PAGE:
Surrender is expressed through not just helplessness but also readiness
The quintessential image of surrender is the chaste Draupadi, raising her hands in utter helplessness while being disrobed and calling out to Krishna for protection. But surrender doesn’t manifest only as helpless dependence on Krishna – it can also manifest as resourceful readiness to serve him.
Krishna concludes his message in the Bhagavad-gita (18.66) by asking Arjuna to surrender. And Arjuna surrenders (18.73), declaring that he will do Krishna’s will. Yet the Gita concludes (18.78) with an intriguing image of Arjuna – not with his hands raised in surrender, but with his bow raised in readiness to fight.
Did Arjuna not surrender? He certainly did, but the way he surrendered differed dramatically from the way Draupadi surrendered. The essence of surrender is the inner mood of harmonizing one’s will with the will of the Lord. How that inner harmonization expresses itself externally will vary depending on time-place-circumstance.
Life will sometimes leave us powerless, as was Draupadi in the Kuru assembly. At such times, we need to follow her example and surrender to Krishna in utter helplessness and dependence. And at most other times in life, we will need to act intelligently and energetically to do our service, to do justice to our God-given talents and to make the contributions that we are meant to make. At such times, we need to surrender in the mood of Arjuna – with the metaphorical bow of our determination to serve held aloft, ready to use all our abilities for serving Krishna resourcefully.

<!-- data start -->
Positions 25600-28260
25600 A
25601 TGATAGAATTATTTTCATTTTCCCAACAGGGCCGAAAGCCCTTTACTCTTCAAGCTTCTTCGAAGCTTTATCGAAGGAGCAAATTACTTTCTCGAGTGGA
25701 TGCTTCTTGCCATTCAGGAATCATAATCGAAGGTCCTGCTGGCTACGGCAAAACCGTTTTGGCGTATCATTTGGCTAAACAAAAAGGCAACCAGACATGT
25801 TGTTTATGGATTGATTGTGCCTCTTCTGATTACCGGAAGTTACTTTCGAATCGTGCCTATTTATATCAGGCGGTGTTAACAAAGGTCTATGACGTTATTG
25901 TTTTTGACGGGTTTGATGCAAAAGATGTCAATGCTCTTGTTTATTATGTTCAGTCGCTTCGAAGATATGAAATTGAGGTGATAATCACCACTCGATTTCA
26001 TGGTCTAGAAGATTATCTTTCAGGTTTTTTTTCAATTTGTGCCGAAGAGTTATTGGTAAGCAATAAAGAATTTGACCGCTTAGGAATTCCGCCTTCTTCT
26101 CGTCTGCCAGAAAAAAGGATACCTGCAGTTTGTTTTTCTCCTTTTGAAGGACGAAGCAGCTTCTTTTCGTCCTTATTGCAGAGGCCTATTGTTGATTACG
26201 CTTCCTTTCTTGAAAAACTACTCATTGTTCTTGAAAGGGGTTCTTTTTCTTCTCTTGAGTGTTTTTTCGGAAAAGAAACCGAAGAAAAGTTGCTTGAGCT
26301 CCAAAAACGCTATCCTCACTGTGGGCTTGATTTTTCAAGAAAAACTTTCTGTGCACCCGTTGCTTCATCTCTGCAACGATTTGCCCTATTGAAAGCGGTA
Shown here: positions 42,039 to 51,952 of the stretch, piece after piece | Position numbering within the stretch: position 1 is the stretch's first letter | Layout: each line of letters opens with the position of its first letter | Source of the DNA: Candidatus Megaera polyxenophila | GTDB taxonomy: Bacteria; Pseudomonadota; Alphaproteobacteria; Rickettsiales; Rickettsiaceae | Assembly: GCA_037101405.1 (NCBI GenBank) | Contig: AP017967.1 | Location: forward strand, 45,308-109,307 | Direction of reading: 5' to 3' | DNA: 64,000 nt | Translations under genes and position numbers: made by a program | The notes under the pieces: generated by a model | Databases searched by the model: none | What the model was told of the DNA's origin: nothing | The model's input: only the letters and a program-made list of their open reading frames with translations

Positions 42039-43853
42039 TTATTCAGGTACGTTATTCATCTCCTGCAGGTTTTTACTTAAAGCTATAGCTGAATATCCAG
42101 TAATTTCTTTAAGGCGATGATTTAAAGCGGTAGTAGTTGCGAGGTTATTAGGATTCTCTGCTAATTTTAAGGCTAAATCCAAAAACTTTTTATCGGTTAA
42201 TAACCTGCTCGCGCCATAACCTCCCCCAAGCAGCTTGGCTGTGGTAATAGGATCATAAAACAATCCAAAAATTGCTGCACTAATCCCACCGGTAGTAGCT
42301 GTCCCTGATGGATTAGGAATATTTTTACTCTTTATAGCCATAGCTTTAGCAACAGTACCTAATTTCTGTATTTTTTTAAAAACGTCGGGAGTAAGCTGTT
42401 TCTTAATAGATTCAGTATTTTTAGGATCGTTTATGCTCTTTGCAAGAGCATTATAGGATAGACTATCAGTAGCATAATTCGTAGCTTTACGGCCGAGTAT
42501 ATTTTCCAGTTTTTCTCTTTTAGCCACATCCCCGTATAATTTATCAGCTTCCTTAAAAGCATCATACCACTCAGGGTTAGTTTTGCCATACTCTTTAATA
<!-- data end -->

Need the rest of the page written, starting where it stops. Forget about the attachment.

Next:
Surrender may express itself as utter helplessness, as resourceful readiness or as something in between – whatever enables us to best serve Krishna. With this inclusive, dynamic understanding of surrender, we can see it not just as an occasional state of spiritual trance, but also as a perennial state of practical, spiritualized consciousness.
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